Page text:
Building a promising future to honour the rosy past

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The 2010-11 domestic football season saw some of the titles contested for much more hotly than others. While Borussia Dortmund went on a rampage and secured the title in Germany long before the season was out, and AC Milan and Barcelona had built up a comfortable enough league to ensure their title ambitions would not be upset by their closest rivals, in the English Premier League, the winner was not quite so certain until the last week of the season.
These things considered, the fact remains that the winner in three of the four abovementioned leagues was not a name to invoke surprise. Barring the status of Dortmund in Germany, the other three winners of their respective leagues, Milan, Barcelona and United, are all powerhouses of the game, both domestically and in continental tournaments.
While these clubs certainly got their calculations right, there are other clubs, some with a proud heritage, who have withered away. In the following weeks, I will be taking a look at what some such clubs need to do to become contenders for honours once more.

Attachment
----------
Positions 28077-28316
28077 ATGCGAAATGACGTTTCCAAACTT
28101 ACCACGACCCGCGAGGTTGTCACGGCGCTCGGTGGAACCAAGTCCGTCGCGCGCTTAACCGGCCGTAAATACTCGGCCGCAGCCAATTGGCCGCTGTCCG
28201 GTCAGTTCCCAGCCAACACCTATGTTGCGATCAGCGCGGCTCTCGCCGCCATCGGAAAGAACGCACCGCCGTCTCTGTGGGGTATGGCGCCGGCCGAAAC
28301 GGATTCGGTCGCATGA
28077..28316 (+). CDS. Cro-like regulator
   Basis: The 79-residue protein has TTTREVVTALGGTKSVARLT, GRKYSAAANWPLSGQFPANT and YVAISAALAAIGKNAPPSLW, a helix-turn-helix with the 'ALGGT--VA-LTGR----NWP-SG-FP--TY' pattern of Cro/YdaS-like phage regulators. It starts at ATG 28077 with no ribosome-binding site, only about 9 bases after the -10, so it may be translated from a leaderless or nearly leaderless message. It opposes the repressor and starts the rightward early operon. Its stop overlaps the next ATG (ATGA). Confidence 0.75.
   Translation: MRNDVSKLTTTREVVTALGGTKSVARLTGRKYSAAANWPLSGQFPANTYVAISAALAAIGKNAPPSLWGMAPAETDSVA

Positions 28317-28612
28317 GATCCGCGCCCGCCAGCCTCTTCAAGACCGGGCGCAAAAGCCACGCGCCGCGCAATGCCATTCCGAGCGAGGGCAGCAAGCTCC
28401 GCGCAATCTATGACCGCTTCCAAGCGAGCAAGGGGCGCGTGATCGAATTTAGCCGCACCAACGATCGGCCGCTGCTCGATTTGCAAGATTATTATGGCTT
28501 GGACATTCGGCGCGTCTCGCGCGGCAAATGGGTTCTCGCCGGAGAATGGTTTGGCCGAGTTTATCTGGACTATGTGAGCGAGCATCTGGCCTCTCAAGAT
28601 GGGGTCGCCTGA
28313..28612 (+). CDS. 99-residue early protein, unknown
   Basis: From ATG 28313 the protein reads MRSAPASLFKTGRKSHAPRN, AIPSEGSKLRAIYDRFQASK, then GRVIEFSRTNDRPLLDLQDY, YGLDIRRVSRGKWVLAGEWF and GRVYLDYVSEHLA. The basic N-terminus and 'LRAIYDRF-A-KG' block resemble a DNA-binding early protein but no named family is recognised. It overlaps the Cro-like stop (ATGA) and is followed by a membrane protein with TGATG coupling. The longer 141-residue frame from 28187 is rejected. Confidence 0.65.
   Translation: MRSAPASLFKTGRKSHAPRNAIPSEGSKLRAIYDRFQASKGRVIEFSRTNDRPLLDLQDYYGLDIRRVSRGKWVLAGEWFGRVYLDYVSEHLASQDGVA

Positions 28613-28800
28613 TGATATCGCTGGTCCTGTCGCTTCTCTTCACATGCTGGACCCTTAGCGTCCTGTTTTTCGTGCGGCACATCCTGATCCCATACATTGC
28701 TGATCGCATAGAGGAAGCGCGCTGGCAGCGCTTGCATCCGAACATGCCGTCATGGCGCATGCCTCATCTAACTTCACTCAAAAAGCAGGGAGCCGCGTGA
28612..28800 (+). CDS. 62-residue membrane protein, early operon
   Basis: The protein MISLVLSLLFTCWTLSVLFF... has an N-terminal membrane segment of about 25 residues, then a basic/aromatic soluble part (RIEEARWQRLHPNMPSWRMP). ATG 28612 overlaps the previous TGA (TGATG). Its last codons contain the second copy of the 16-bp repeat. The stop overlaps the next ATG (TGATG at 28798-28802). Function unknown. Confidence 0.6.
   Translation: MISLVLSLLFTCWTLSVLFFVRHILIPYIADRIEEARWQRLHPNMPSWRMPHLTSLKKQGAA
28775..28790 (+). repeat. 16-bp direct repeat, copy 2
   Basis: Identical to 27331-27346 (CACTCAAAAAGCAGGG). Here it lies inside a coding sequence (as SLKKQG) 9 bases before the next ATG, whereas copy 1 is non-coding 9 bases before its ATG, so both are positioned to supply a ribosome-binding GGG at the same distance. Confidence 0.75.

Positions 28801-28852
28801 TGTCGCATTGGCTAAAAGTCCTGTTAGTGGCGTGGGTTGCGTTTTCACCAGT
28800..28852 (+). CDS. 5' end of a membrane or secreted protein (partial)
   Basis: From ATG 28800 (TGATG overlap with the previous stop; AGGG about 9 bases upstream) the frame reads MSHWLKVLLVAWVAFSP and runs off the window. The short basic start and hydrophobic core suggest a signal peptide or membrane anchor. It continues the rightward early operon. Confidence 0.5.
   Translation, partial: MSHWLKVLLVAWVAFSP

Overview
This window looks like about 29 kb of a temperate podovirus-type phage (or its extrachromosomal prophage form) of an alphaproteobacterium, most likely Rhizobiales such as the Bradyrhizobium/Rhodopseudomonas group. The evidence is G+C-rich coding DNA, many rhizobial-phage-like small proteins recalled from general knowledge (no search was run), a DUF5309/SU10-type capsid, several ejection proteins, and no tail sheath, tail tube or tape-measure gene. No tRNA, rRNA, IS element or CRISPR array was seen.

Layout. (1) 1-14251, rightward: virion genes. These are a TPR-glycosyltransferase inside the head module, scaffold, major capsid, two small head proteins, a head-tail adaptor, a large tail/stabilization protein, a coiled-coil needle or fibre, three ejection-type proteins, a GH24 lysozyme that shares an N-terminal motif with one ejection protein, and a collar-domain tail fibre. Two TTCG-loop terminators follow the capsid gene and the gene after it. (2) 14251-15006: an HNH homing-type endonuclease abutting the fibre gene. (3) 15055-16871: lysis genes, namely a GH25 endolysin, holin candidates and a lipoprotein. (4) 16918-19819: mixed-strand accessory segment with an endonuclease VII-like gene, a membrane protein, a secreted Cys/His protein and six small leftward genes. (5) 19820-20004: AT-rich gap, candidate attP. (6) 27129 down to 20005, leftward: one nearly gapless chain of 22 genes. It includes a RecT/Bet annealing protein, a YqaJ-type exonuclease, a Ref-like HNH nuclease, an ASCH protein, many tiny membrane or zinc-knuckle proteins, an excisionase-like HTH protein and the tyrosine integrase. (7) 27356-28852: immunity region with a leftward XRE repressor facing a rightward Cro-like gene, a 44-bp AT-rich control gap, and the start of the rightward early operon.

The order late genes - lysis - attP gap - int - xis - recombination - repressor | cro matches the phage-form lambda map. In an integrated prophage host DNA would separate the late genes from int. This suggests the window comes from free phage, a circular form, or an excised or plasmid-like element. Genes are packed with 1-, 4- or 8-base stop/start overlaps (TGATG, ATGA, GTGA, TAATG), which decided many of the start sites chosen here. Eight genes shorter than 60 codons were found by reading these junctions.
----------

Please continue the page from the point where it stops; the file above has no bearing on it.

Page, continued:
In Italy, the three traditional contenders for the title have been Roma, Inter Milan and Juventus, although the latter, nick named the ‘Old Lady’ of Italian football, did not really show up for the race this season. Clearly not fully recovered from being forcibly relegated to the lower leagues for the club’s involvement in the ‘Calciopoli’ corruption scandal in 2006, Juventus need changes in several areas of the pitch to perform better over the course of an entire season. Del Piero, the club’s flagship and talismanic captain, has agreed to continue in his loyal service to the club, and despite the Italian’s age, he is an asset in any squad.